Database mining unearthssecrets about imaging use

January 1, 2009

Having mastered the basic process of digitizing, storing, and retrieving medical images and reports, radiologists are now turning their attention to analyzing vast collections of the data to uncover clinical and practice trends.

Having mastered the basic process of digitizing, storing, and retrieving medical images and reports, radiologists are now turning their attention to analyzing vast collections of the data to uncover clinical and practice trends.

Informatics scientific sessions at the RSNA meeting were packed with examples of how researchers have begun to probe databases to facilitate workflow and practice processes.

Massachusetts General Hospital led the effort this year. Dr. Pragya Dang, an MGH research fellow, presented studies that examined 10 years' worth of CT reports, more than 630,000 studies that cover nearly 200,000 patients. One investigation found that scans per patient increased only slightly among pediatric patients but jumped 50% in the adult population.

Another study of the same population found that cumulative dose rates decreased in children by 0.01% but increased for adults by 3.61%. A third study using the same database established that the incidence of multiregion CT scans grew 0.3% per year in children (under 18) and 1.9% per year in adults. Young adults (aged 19 to 40), received one-third of the multiregion (five or more) CT scans.

Perhaps the most significant of the MGH papers was one that examined trends in outpatient CT utilization before and after the implementation of an electronic order-entry decisionsupport system. This one covered a period from 2001 to 2007, during which quarterly CT volumes climbed from 8013 to a high of 14,293 before falling to 13,453. Dang and her fellow researchers concluded that implementation of the electronic orderentry system was associated with a drop in the growth of CT scanning from 3.1% to 0.2%.

The study illustrates the practical utility of database mining.

"We have case-mix–adjusted data that now show realtime decision support can reduce utilization of highcost imaging, and our physicians love it," said Dr. Keith Dreyer, vice chair of radiology informatics at MGH and a coresearcher on the paper, in an interview before the RSNA meeting. "This year we have added personalized feedback to the ordering process so that individual physicians can see where they stand compared to their peers as they are about to order an expensive diagnostic examination."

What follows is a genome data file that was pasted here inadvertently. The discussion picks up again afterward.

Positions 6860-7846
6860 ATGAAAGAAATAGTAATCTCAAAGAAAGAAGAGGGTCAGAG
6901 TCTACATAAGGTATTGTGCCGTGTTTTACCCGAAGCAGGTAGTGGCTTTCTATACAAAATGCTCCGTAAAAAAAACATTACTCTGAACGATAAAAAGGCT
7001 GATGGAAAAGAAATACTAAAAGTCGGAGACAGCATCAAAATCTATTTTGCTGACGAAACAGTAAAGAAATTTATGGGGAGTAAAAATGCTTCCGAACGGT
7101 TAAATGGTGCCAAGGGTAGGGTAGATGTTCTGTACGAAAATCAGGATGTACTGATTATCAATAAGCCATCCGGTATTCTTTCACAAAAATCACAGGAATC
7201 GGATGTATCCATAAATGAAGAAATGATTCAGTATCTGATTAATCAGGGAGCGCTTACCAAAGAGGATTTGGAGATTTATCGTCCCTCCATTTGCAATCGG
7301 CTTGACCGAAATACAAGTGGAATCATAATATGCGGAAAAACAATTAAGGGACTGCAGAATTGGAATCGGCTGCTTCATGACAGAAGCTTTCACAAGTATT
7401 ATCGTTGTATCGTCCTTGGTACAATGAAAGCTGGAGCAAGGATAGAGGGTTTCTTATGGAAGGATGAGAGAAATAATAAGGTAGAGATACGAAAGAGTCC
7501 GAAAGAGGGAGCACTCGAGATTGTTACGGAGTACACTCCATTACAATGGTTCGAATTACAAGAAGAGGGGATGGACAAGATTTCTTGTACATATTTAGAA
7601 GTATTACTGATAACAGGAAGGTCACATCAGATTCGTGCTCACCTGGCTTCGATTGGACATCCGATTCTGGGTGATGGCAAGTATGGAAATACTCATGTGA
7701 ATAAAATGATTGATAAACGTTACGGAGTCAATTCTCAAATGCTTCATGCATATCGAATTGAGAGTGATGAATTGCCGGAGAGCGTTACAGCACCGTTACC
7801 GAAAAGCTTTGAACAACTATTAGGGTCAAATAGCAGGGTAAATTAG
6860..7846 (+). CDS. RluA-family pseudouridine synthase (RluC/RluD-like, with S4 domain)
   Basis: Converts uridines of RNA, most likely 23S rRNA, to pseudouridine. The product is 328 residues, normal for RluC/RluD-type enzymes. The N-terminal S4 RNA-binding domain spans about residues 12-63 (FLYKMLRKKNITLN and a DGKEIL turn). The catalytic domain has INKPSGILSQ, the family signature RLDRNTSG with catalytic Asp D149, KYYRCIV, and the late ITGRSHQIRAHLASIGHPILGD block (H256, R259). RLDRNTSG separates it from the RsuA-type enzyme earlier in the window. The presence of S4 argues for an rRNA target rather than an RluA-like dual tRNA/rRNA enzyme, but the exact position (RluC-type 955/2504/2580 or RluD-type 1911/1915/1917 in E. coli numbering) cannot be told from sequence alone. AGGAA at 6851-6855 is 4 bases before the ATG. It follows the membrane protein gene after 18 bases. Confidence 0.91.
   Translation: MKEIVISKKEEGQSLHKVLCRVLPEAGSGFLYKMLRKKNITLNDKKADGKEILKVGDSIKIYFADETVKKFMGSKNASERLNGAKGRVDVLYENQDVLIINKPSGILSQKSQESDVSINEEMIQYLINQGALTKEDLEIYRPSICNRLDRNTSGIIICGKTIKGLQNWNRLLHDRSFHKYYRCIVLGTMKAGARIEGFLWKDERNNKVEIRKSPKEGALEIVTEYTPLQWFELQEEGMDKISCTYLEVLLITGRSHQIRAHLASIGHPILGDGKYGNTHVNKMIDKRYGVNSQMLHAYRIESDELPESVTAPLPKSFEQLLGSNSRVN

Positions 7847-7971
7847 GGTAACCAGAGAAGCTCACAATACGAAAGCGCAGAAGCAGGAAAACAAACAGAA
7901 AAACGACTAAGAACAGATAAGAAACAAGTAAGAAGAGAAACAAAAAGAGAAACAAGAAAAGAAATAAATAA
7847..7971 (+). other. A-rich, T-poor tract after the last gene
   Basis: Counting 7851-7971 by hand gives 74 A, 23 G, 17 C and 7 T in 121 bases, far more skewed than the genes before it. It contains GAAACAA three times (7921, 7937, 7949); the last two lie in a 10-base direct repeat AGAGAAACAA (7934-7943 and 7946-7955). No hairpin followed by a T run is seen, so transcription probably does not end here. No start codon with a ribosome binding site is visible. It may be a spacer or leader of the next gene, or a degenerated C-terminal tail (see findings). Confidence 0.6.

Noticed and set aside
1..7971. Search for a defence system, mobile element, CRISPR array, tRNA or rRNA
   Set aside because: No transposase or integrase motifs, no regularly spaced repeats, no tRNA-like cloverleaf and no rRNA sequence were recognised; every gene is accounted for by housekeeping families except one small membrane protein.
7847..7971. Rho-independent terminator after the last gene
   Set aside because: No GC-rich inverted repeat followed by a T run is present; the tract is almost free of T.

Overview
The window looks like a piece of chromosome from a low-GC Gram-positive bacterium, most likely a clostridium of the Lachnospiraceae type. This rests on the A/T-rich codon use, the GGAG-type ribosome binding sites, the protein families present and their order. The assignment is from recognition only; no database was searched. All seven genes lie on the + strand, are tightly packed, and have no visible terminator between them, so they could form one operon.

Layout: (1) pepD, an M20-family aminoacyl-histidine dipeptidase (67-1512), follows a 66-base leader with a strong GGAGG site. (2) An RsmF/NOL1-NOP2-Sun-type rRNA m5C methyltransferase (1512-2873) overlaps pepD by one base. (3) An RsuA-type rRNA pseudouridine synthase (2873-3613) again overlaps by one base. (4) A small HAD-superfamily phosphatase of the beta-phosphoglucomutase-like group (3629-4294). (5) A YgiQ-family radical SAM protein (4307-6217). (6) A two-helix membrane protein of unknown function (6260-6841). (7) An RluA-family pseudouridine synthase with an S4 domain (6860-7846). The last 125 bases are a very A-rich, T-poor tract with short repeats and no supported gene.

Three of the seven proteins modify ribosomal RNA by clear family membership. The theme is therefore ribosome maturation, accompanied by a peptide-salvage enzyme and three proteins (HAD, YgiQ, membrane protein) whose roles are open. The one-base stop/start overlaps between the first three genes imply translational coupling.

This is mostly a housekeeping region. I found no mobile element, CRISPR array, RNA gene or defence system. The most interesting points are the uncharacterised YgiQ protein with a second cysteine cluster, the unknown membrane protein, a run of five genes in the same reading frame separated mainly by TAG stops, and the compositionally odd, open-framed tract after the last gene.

Dang, who received a research trainee award and who had eight presentations on database mining, said questions directed to her after the presentations reflected a broad spectrum of concerns.

Beyond the research from MGH, there were a number of other presentations showing the potential practice gains from database mining.

• Researchers at the University of California, San Francisco developed a PACS-based system that allows radiologists to tag imaging studies for follow- up information and query sources such as pathology reports or discharge summaries for a report back to the radiologist as soon as it was added to the patient's record. The system eliminated the need to keep a written note of the case and to actively seek out follow- up information later.

• Researchers at the University of Maryland, Baltimore created a radiology dashboard that mines multiple databases for performance and quality metrics of radiology operations such as report turnaround times. Department administrators now use the dashboard to monitor the operational health of the practice and to focus group efforts for improvements.

• A team from Singapore used natural language processing to discern changes in brain tumor status from unstructured (free-text) MRI reports. The system demonstrated low sensitivity but high specificity. The authors concluded that natural language processing may have a role in the automated classification of progression or response data from electronic databases.

• Another team from MGH used an automated search of electronic medical records to identify patients at risk for contrast-induced nephropathy. In a 50-case test cohort, a pair of human readers were 40% and 27% sensitive in predicting CIN, compared with 53% for the automated system. Human specificity was 97% compared with 69% for the automated system, but the automated system evaluated the cohort in just 9.5 seconds, compared with 53 and 24 minutes for the two human readers.